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Mitsubishi Electric Guide to the London Plan
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Why a special plan?
Europe’s biggest city
1,572 sq. km
7.56 million people
Forecast to grow to 10 million by 2031
Plan for integrated framework
Six key objectives
1) Meet the challenges of growth sustainably
2) Create a globally competitive city
3) Diverse and strong community
4) Great buildings and architecture
5) World leader in supporting the environment
6) City that is accessible via good public transport
About the plan
121 policies
Over 300 pages
Updated end of 2013
Ensures joined-up policy
All Boroughs must adhere to it
The plan and construction
Background to all planning
Sustainable development is central theme
Mitigating effects of climate change
Lifting people out of fuel poverty
London and climate change
UK capital is vulnerable to climate change, through:
Water shortages
All are more likely to happen….
The City – good and bad for the environment
167 litres of water per person, per day
Energy demand growing
More public transport use
Lower carbon emissions
GLA targets
Reducing carbon and emissions
Improve energy efficiency of London’s homes
60% reduction in CO2 by 2025
Deliver 25% energy from decentralised
sources by 2025
Lean, clean and green
Development Plan Documents (DPDs)
1. Does the proposal use less energy by adopting
sustainable design and construction measures?
2. Does the proposal use an efficient energy supply, with
particular emphasis on de-centralised energy generation?
3. Does the proposal use renewable energy?
Other important factors
Effective adaptation
Minimise overheating
Reduce heat island effect
Minimise solar gain and water use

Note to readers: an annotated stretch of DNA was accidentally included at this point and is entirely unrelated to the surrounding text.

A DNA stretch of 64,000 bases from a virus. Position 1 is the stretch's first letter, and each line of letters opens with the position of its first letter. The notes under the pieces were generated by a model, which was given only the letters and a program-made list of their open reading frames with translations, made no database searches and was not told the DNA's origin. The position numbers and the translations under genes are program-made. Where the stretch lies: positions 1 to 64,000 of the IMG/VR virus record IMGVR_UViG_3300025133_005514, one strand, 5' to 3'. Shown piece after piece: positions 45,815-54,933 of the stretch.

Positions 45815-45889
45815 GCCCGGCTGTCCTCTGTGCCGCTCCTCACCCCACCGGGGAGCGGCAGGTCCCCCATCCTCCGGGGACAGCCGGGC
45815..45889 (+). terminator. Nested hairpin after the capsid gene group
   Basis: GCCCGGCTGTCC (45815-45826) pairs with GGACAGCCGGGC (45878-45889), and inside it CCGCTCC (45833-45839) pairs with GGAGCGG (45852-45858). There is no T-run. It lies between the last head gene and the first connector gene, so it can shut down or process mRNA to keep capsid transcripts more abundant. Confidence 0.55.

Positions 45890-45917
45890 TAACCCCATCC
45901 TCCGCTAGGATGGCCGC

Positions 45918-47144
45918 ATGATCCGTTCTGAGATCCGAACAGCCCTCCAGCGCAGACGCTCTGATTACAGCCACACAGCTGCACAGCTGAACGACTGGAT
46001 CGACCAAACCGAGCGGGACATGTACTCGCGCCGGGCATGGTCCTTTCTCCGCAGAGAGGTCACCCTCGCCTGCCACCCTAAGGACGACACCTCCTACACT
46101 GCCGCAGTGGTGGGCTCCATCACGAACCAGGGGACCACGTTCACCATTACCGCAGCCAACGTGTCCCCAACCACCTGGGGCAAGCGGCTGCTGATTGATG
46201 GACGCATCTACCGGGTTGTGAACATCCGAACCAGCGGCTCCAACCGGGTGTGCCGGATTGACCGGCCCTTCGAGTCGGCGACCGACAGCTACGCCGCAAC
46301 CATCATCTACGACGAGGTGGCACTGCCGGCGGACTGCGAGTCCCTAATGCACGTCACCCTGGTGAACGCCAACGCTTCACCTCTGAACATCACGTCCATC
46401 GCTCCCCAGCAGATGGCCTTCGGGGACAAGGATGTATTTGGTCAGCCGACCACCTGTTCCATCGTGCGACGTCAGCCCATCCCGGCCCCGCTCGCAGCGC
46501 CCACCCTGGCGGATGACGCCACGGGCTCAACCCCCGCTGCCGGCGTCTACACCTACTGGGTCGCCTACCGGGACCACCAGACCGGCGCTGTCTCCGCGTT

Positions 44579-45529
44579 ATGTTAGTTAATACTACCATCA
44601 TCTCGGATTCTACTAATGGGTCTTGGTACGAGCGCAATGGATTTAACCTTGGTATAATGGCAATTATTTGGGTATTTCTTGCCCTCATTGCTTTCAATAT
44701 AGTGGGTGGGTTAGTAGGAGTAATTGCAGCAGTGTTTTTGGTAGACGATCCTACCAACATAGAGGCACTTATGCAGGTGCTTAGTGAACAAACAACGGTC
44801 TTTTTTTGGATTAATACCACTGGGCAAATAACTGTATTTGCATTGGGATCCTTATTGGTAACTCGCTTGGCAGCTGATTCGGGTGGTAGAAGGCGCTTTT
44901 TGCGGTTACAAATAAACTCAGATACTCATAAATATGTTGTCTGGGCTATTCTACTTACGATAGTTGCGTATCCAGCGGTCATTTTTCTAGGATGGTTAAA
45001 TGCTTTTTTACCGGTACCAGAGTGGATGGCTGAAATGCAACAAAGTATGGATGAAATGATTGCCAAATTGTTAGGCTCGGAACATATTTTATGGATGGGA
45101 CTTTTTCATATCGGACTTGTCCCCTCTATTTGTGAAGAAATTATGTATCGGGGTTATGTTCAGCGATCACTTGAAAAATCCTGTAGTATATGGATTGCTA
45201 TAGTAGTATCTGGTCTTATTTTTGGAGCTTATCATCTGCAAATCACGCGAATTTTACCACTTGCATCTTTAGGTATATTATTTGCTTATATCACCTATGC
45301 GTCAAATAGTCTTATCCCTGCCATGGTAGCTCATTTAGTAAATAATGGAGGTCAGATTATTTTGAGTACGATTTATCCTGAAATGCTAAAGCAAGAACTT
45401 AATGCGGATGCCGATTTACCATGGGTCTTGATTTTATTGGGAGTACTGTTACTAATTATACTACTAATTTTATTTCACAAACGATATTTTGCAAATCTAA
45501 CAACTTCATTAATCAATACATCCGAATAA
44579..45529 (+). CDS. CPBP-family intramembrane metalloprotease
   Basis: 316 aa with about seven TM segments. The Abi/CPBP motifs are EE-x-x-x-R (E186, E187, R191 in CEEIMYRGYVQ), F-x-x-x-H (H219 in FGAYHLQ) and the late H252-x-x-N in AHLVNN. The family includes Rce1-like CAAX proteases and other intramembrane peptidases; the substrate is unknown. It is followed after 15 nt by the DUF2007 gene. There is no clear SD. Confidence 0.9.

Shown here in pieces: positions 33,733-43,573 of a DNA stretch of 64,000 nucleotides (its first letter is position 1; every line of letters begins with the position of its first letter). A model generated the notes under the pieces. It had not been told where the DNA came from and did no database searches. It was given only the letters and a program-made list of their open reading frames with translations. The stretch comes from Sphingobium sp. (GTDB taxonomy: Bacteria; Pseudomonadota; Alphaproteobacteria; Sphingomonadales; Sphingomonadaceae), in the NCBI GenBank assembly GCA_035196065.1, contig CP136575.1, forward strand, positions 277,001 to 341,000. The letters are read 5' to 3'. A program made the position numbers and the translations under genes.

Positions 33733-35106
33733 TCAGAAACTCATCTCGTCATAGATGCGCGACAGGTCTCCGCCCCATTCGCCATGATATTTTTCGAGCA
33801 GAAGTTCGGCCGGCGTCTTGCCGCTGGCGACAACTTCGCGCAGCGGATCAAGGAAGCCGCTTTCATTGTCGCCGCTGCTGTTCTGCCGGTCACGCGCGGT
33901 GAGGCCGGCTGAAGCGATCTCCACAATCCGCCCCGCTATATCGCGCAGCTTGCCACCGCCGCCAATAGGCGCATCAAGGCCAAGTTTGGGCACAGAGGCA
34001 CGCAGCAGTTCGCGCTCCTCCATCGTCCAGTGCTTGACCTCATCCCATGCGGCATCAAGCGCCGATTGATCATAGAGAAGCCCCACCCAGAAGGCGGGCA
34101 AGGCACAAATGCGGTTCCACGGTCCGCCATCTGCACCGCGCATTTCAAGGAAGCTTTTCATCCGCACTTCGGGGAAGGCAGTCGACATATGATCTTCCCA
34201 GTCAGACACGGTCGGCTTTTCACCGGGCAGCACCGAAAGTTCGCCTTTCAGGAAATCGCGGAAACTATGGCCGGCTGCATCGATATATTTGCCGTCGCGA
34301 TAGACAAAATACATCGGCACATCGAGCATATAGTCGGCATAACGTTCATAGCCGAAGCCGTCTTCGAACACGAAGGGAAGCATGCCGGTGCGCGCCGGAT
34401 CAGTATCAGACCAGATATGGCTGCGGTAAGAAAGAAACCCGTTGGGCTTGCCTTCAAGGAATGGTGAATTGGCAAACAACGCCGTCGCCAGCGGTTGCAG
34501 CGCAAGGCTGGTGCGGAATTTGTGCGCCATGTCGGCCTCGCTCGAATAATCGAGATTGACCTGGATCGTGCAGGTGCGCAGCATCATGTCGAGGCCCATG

Reduce flood risk
Energy in the Plan
Energy assessment
How CO2 targets will be met?
40% improvement on Part L 2010
2019 – non-domestic zero carbon buildings
Existing stock – the main factor
• RE-FIT scheme – Retrofitting existing public sector
building stock
• 40% refitted by 2025
• 11 million m2
• Save 2.5 million tonnes of carbon per year
London homes
RE-NEW for homes
Maximise funding from the Green Deal
Maximise funding from ECO
Energy saving investments
New approaches to heating
No single solution to London’s challenges
Mayor supports innovative approaches
Renewables must be considered for projects
Heat pumps, photovoltaics, solar hot water
Decentralised energy and Secondary heat
Decentralised energy: by 2030 almost 25% London’s
heat could be locally generated
Secondary heat sources: Waste heat from industrial
and commercial activities. Naturally occurring heat in
the air, ground & water
The potential of heat pumps
Waste heat not uniform
Need to lift temperatures
Heat pumps could achieve this
Heat pumps proven technology – 25,000 homes
A vision of low-carbon heating
• London in 2050
• Move away from fossil fuels
• Secondary heat sources in the city centre
and outskirts
• Heat pumps important technology
• Variety of capacities to suit
Using a range of available heat
• Heat pumps access heat from air, water and ground
• Need to invest in building stock
• Improve energy performance then
use renewables
• Heat pumps can do a lot to support
the London Plan
Movement of heat
• Movement of heat between buildings through low
temperature heat loops
• Opportunities for heating and cooling
• Heat not lost – re-used
• Higher temperature waste heat or loops can
interact with low temperature loops
• Vital to realising change
Case study for London
Kingston Heights
£70 million mixed use development
Former power station next to the River Thames
56 affordable homes
81 luxury apartments
Using Heat from the river
• All homes benefit from cutting-edge
heat pump system
• Harvests naturally stored energy from
the River Thames
• Community heating scheme based on
heat pump technology
Thank you, any

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